Industrial activity shrank from March to May compared to activity from the first three months in 2013, though not enough to suggest the year will not post overall growth, according to a quarterly report from the Manufacturers Alliance for Productivity and Innovation (MAPI).
The MAPI U.S. Industrial Outlook, which analyzes 27 major industrial sectors, showed manufacturing production declined 0.3 percent in March and 0.4 percent in April. However, manufacturing is predicted to grow at a faster rate in the second half of 2013 at modest to moderate rates; MAPI predicts an overall 3.1 percent rate of growth in 2013, increasing to 3.6 percent in 2014. Traditional and non-high-tech manufacturing, which accounts for 95 percent of manufacturing covered by the report, will grow 3 percent in 2013 and 3.5 percent in 2014.
Of the 27 industries covered by the Industrial Outlook, seven are experiencing “accelerating growth,” a recovery phase in the business cycle; 11 are in experiencing “decelerating growth,” an expansion phase; six are experiencing “accelerating decline,” a recession/mid-recession phase; and 3 are experiencing “decelerating decline,” a late recession or mild recession phase.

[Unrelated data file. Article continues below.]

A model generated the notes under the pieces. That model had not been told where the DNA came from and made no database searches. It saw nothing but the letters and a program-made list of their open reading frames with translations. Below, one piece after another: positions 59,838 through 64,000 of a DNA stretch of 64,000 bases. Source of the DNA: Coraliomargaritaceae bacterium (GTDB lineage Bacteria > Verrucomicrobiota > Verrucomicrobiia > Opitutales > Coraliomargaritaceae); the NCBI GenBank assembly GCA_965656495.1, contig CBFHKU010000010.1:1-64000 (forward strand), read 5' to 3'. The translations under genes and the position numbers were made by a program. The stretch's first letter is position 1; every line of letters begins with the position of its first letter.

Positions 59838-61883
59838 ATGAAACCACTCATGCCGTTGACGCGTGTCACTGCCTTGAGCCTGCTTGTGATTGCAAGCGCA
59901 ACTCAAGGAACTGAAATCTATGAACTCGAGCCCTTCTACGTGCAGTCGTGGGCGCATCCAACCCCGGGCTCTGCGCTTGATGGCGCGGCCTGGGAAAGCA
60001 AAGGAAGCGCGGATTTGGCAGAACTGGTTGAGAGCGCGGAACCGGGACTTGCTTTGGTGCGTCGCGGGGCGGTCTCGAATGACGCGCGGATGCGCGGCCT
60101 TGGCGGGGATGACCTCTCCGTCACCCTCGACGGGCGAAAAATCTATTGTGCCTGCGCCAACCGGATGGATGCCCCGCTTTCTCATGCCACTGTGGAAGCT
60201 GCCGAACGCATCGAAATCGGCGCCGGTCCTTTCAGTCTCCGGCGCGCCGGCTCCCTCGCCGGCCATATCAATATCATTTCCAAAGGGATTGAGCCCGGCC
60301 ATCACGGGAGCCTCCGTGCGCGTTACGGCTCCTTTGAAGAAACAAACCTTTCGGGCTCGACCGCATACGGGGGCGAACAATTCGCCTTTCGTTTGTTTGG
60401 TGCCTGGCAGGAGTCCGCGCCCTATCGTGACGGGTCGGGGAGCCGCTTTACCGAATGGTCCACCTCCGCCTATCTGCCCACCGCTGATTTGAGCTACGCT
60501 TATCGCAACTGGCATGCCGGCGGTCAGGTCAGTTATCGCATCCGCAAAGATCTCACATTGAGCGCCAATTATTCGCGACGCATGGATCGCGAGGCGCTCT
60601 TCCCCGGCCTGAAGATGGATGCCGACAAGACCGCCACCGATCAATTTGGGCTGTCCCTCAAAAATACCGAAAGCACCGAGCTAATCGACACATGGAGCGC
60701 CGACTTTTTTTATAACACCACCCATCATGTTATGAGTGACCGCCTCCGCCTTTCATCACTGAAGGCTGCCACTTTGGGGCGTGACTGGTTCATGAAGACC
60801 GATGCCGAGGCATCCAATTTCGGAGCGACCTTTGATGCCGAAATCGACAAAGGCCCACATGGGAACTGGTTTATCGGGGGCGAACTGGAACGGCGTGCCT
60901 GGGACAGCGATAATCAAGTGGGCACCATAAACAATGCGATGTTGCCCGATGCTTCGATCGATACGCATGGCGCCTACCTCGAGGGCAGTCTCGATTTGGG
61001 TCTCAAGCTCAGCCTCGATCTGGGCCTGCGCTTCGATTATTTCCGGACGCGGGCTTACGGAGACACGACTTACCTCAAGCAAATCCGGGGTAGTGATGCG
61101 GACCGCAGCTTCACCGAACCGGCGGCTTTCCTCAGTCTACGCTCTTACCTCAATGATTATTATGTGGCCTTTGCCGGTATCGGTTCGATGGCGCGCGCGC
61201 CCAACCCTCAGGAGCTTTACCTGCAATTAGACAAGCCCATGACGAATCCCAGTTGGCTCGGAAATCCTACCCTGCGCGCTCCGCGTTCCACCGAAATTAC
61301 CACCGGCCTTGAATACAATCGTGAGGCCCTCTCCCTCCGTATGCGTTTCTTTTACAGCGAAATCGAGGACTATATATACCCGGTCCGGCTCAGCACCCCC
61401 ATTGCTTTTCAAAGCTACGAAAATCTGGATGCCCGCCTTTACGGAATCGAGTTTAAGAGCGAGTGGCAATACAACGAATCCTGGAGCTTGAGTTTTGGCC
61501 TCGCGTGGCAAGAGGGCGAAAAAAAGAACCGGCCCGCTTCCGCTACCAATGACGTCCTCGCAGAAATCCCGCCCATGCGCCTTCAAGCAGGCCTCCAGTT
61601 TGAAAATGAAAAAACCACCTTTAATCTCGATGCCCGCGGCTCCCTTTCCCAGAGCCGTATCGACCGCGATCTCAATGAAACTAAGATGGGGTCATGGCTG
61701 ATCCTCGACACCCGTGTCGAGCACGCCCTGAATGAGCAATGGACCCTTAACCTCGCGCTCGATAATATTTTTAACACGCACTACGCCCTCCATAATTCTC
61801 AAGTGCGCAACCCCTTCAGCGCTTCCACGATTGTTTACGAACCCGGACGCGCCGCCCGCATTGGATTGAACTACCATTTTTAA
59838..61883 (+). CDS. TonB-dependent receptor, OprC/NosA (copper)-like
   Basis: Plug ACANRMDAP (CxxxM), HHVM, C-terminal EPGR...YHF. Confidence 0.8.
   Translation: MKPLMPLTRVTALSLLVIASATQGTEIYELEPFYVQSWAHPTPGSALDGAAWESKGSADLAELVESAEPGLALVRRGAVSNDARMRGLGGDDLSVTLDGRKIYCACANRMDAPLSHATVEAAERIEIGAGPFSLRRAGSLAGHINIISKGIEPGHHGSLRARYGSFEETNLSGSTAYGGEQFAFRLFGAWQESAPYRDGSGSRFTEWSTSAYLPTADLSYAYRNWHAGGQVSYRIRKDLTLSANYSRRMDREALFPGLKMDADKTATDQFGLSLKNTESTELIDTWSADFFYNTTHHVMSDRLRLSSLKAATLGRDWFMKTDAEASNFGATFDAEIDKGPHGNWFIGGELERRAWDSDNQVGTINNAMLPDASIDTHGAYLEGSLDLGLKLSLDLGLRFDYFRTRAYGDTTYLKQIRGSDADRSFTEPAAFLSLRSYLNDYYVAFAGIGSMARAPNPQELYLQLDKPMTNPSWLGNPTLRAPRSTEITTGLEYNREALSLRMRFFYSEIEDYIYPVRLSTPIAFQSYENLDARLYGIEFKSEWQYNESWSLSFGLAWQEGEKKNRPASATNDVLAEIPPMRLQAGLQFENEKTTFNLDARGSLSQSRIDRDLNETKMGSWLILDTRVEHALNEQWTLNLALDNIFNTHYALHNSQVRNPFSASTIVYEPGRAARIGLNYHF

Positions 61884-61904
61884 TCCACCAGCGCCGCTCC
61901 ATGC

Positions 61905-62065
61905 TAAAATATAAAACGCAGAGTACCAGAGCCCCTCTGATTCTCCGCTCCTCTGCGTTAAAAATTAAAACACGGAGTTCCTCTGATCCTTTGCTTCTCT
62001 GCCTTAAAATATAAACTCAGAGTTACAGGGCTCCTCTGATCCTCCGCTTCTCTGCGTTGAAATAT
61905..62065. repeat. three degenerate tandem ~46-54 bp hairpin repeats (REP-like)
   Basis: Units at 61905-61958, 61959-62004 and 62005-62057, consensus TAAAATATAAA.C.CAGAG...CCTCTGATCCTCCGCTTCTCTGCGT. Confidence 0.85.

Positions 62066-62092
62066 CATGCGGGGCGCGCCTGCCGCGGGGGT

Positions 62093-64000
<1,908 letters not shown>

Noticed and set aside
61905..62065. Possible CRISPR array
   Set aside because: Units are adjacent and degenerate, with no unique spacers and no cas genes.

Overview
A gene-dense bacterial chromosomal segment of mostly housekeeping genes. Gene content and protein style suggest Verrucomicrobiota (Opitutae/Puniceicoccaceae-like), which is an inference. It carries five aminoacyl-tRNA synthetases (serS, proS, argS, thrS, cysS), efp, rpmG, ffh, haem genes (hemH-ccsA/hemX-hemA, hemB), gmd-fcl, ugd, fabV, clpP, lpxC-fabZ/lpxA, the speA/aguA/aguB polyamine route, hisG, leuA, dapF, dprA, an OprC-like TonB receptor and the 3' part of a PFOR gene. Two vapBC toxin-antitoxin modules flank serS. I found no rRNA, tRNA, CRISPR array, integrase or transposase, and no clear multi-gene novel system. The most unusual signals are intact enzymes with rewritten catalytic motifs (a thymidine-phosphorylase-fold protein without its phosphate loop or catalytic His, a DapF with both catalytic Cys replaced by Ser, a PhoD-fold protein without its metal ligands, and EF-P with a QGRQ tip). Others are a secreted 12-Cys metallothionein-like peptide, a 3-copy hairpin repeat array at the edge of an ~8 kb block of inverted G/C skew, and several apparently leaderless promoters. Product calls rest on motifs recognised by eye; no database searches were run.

“The superior growth in manufacturing production earlier this year was due to strong growth in housing starts, auto sales, and inventory rebuilding that disproportionately benefits manufacturing,” said Chief Daniel Meckstroth, MAPI chief economist and the author of the analysis. “When there is a large inventory build in one quarter, however, the gain tends to reverse in the next period and we saw that in March and April. We expect acceleration in the general economy and a rebound in manufacturing production in the second half of this year, but nothing to suggest anything more than a return to modest to moderate growth.”
Click here to view a pdf of the report.